This study explored the frequency of encounters with, and the impact of, pavement parked vehicles on people with sight loss. Over 95% of participants with vision impairment reported parked cars on the pavement were a regularly experienced problem.
Participants with vision impairment and assistance dog owners consistently reported greater impacts on their use of public spaces than those without vision impairment. Self-reported quality of life and emotional impacts were negatively affected by pavement parked vehicles for ≥ 40% of participants. Those with vision impairment encountered vehicles on the pavement more frequently than those without vision impairment and were more likely to sustain an injury as a result, although the frequency of injuries reported was low.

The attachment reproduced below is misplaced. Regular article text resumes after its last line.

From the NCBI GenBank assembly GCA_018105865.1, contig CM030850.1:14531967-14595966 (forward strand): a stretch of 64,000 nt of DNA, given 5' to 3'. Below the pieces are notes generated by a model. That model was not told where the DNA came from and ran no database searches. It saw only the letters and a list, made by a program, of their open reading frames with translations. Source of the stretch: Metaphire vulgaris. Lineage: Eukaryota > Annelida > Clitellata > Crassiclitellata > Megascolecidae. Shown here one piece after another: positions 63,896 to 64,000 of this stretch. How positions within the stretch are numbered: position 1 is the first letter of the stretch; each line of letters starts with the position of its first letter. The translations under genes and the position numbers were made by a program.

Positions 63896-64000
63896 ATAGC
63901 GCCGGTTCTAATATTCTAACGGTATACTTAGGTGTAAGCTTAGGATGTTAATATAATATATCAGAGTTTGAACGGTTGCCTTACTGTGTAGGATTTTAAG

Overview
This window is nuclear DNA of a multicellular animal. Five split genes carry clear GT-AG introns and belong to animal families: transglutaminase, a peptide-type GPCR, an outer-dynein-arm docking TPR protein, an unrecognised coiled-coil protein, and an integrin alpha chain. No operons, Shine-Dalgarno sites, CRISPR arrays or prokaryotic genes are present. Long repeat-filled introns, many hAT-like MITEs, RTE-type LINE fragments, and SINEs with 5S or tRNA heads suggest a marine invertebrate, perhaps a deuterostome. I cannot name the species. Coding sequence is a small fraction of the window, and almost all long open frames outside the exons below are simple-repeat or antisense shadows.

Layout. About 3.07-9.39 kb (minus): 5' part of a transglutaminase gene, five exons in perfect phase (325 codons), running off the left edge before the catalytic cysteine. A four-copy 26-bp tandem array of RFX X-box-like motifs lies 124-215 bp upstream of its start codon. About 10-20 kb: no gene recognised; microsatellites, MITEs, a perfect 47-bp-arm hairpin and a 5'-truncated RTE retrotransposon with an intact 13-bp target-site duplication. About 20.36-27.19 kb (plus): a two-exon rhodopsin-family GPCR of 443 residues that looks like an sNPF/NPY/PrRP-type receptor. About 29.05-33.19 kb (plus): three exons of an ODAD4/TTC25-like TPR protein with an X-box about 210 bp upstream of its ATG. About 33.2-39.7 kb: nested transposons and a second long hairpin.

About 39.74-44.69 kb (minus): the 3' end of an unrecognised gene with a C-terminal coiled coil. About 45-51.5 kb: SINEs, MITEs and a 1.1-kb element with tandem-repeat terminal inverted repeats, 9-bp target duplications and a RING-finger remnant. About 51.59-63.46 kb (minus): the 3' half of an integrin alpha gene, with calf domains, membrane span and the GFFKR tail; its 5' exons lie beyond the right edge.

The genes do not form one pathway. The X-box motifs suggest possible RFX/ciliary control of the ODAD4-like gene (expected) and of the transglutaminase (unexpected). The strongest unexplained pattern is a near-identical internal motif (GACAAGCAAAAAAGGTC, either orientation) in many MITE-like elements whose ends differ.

Over 90% of participants from all groups reported having to walk into the road to navigate around vehicles parked on the pavement, highlighting the scale of the issue and the need to review legislation nationally. Participants who lived in London consistently reported fewer problems due to vehicles parked on the pavement compared with the rest of England. This study provided evidence to support our Streets Ahead Campaign.